In The News

Got a Lemon Computer?

Published on February 27th, 2018

The ubiquitous personal computer industry is not immune from the lemon law. Despite daily technological advancements with PC’s, tablets, smartphones and other mobile devices, consumers still face a risk of buying a defective machine. Five percent of desktop PCs sold since 1996 were dead on arrival–totally inoperable when buyers set them up–according to a survey of more than 54,000 Consumer Reports readers last spring. Another 11 percent of these PCs had serious problems in the first month of ownership.

What happens when your computer, tablet, smartphone, or other electronic device is a dud? Good luck getting your money back from the manufacturer. Computer makers, who tout their industry as the key to consumer empowerment, take lots of liberties where their own defective merchandise is concerned. They often shift responsibility for warranty work onto the consumer, who must replace parts, rejigger software, and otherwise serve as the unpaid, unskilled hands of telephone tech-support coaches or help desks.

In most cases, the crash course in computer repair or programming enables the buyer to fix the problem. But when that fails, the buyer must do more work–shipping or hand-delivering the broken box to a real repair technician. Computer manufacturers seldom send repair people to the consumer’s home to fix defective equipment–the first service call alone can plunge that sale into red ink–and they’re loath to replace a broken machine with a fresh one that works.

Nationwide, statistics on the number of PC lemons are hard to come by, but 1.5 percent of the PCs our readers purchased in 1999 and the first four months of 2000 have had three or more components replaced, according to our spring survey. We think that reasonably quantifies the PC lemon rate. That equals 238,500 of the 15.9 million desktop PCs sold to consumers last year.

Jerry and Barb Wells of West Chester, Pa., say they know about such problems firsthand. In April 1998 they bought a $2,175 PC from Quantex Microsystems. Over the first year, the hard drive, floppy drive, and speakers failed, and the monitor went kaput, they claim. Also, tech support helped wipe out the preinstalled software and wouldn’t replace it, they said.

Finally, after multiple repairs, hours of tech-support calls, and an on-site repair visit, Quantex agreed to take back the computer–if the Wellses paid a 40 percent restocking fee.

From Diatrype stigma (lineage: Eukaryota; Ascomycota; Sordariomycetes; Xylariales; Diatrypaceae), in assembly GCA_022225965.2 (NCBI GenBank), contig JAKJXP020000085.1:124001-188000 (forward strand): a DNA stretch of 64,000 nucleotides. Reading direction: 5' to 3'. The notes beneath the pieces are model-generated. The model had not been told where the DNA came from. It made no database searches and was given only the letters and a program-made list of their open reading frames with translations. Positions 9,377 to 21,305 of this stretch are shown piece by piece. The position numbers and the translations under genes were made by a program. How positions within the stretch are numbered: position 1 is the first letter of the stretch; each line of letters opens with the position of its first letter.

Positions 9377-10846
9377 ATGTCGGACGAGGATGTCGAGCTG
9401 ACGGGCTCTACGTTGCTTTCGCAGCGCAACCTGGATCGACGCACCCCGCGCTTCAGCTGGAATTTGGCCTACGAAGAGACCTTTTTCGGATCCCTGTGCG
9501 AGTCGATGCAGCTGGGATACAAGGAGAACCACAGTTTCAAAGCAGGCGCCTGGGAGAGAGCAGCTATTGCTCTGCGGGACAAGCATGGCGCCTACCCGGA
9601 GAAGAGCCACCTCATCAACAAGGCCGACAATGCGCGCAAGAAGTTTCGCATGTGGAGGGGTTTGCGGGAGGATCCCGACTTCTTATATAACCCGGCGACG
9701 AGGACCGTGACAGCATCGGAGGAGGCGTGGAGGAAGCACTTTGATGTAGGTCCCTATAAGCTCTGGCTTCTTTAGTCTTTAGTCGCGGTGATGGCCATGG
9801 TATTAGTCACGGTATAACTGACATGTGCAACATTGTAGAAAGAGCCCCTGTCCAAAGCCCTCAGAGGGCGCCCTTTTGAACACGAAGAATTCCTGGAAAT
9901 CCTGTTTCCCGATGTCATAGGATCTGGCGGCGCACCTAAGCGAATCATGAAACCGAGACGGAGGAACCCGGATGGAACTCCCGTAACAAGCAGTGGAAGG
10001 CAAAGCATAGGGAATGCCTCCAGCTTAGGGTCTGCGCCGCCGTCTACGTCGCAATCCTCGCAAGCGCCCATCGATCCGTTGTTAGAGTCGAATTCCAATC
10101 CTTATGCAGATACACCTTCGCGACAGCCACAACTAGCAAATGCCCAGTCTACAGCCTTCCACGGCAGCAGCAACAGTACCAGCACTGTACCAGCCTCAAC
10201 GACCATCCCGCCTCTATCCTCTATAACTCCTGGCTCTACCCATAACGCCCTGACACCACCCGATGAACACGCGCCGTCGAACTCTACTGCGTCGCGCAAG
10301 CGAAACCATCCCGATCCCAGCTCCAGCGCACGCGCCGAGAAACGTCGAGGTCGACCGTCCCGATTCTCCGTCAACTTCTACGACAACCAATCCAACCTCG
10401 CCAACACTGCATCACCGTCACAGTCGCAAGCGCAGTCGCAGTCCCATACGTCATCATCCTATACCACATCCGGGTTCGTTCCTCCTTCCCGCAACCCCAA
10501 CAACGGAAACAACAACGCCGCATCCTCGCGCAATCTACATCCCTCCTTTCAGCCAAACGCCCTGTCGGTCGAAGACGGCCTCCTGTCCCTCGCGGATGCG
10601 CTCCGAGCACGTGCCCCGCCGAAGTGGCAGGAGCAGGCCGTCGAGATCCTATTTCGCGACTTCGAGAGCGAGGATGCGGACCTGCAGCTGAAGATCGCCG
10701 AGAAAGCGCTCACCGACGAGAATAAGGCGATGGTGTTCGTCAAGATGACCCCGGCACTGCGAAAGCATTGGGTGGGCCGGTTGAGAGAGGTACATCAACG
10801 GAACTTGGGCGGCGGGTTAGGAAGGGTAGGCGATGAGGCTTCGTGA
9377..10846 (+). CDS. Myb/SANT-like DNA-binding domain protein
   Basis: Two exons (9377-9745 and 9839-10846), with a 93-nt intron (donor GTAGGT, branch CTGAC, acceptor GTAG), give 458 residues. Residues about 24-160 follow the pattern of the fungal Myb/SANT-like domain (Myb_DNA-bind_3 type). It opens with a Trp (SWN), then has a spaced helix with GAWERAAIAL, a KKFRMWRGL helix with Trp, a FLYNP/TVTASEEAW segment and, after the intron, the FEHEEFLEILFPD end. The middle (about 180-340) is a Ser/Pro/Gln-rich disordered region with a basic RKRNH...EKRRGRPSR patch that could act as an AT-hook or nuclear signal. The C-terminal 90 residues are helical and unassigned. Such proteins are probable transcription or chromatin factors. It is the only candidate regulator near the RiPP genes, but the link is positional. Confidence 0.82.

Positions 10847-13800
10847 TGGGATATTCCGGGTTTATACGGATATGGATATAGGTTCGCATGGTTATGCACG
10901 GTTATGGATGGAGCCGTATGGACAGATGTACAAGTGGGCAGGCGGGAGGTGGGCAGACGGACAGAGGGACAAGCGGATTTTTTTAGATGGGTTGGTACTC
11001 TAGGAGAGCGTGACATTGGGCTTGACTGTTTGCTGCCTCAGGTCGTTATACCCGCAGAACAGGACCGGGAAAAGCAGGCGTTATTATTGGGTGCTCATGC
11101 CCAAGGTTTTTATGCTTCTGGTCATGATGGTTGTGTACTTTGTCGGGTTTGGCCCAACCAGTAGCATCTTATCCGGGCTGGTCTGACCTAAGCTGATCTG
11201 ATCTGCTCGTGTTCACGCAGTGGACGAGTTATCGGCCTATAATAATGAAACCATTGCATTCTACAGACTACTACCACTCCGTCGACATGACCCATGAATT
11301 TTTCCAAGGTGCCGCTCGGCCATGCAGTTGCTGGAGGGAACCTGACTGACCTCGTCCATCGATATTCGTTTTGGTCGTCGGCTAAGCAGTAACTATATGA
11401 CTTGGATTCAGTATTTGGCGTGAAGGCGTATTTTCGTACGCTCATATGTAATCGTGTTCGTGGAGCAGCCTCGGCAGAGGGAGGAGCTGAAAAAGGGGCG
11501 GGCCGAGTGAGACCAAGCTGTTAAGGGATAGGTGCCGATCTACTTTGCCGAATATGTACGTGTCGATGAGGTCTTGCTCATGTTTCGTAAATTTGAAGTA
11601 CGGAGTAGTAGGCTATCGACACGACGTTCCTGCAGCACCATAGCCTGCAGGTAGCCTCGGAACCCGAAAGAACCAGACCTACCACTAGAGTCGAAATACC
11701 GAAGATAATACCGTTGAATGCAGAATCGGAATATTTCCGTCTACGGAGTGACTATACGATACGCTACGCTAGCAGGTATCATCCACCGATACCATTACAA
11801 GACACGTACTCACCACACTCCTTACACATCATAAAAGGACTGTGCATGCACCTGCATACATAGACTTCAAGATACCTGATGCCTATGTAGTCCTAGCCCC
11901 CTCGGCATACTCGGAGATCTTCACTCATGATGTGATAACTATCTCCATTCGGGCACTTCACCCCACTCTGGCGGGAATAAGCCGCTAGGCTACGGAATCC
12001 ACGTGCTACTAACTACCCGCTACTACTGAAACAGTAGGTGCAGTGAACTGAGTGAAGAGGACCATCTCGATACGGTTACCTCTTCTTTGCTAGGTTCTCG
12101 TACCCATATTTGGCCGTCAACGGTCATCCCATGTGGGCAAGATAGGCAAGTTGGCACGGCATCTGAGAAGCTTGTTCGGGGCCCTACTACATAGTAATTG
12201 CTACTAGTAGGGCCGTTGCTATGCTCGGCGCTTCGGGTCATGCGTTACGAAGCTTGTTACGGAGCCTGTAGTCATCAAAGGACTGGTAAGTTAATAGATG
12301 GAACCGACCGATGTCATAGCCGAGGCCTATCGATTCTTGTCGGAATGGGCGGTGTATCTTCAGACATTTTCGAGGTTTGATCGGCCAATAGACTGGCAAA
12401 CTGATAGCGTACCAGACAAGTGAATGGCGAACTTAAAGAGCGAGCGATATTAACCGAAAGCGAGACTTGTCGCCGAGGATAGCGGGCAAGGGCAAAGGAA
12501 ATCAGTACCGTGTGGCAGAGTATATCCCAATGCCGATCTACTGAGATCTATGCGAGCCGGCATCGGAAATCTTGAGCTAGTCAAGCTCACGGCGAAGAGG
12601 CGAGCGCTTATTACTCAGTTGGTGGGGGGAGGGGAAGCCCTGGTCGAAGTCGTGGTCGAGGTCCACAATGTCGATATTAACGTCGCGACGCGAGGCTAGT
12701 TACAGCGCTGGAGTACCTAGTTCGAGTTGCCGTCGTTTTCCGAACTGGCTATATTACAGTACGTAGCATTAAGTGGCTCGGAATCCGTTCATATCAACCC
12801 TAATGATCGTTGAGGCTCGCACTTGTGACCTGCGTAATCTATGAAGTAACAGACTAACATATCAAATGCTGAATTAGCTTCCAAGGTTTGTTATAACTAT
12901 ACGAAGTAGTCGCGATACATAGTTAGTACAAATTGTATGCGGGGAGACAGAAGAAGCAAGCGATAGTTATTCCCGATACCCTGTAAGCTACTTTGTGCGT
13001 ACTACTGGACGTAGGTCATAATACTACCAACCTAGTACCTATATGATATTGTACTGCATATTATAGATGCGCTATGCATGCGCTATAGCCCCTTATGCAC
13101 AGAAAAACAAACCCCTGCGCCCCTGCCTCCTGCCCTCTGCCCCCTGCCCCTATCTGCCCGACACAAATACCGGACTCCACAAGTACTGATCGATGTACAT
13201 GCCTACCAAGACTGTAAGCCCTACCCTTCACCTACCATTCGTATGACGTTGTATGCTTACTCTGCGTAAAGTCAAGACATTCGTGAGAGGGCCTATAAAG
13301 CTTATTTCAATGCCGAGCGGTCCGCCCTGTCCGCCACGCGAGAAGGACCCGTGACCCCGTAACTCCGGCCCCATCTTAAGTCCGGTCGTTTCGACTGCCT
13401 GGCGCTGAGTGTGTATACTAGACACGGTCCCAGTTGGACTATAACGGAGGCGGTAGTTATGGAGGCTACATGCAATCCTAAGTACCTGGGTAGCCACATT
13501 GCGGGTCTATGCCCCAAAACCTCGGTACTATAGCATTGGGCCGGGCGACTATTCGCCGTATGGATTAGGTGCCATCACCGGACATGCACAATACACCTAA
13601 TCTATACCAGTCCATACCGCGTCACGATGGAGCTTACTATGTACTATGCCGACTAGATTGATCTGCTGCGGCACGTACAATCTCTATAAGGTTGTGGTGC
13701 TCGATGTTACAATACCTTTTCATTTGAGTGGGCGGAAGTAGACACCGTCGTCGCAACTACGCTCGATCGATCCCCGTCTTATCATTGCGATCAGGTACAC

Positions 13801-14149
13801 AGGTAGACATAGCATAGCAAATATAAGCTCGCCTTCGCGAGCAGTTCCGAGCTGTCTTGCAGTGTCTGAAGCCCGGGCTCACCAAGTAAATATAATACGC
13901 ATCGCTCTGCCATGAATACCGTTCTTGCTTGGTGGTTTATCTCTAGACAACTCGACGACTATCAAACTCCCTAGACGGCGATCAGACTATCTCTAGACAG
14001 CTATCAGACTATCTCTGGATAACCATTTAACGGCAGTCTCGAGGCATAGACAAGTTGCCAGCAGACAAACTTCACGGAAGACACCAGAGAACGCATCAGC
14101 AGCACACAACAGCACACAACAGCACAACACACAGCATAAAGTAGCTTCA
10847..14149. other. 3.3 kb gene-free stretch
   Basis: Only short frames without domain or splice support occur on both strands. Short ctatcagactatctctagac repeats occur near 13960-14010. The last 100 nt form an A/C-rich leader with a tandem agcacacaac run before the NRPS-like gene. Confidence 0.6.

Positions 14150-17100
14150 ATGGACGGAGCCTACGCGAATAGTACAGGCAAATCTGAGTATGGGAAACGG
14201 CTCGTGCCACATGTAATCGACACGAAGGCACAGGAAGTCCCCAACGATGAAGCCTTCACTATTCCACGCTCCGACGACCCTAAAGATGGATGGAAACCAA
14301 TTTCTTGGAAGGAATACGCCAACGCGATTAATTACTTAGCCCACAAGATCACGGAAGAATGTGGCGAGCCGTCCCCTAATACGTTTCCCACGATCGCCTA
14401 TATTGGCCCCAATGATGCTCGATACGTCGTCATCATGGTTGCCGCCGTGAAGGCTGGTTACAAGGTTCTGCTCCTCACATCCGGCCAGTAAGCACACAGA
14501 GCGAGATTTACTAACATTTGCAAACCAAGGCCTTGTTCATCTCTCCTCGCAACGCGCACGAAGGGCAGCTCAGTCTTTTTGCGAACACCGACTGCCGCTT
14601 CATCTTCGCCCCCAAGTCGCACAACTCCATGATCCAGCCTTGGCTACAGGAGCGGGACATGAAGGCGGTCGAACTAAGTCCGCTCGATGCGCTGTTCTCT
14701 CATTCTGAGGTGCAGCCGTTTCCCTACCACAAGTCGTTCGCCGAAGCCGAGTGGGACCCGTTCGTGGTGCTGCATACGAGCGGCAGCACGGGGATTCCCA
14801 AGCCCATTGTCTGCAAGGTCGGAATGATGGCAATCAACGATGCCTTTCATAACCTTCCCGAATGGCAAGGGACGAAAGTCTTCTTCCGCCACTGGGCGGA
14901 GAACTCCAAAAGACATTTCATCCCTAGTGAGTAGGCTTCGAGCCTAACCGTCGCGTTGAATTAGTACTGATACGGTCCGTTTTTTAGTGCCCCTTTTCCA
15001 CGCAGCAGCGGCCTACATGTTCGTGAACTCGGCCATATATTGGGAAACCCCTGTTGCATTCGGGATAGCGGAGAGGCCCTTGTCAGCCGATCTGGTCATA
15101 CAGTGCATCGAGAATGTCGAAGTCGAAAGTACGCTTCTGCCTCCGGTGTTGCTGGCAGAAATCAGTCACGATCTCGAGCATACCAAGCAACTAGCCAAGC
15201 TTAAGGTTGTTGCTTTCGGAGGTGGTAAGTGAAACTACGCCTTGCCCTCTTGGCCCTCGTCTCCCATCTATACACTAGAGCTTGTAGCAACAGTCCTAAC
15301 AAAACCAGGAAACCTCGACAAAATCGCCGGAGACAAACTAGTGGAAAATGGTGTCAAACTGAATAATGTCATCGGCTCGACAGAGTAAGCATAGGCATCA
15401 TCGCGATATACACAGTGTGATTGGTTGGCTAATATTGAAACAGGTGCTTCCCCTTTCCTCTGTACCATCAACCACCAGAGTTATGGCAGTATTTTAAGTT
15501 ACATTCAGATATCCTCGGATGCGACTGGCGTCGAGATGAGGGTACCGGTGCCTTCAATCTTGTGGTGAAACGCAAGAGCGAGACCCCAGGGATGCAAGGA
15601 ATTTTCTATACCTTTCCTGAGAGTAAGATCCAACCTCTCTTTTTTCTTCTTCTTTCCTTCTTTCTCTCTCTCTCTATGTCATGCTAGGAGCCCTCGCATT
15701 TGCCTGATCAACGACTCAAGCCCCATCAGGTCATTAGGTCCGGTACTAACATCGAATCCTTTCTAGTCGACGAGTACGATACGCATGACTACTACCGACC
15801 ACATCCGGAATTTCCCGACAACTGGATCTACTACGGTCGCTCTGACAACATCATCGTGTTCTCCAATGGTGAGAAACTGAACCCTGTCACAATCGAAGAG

“We’re appalled,” says Barb Wells, who ended up getting the computer fixed for $350 at a repair shop. Quantex declined to comment.

Other consumers report similar experiences with big-name brands, including Apple, Compaq, and Gateway. This is why a committee of the Pennsylvania state legislature considered the nation’s first PC lemon law this year. A similar bill was introduced in Illinois.

The bills would standardize guidelines for repair of defective PCs and other computer-related electronic devices sold in the state and would give consumers a statutory right to a refund if the manufacturer fails to fix the machine after two tries. The bills are an improvement over the automobile lemon laws they’re derived from because they would require refund or replacement after only two (vs. four) unsuccessful repair attempts and don’t require that both attempts be for repair of the same defect, only that the defects make the PC “operate in a manner not intended.”

Computer trade groups say that hardware makers can police themselves and that consumers already have protection under the federal Magnuson-Moss Warranty Act.

To protect yourself now:

  • Buy a reliable PC. Based on our survey data since 1996, Dell and Hewlett-Packard were among the more reliable brands. Acer and Micron were among the less reliable.
  • If you buy from a retailer, deal with a reputable company with generous return policies. Consumers who buy direct from a manufacturer should know they may be trading away this line of defense.
  • Pay for your PC with a credit card. You’ll have the added clout of withholding payment for unsatisfactory goods under the federal Fair Credit Billing Act.

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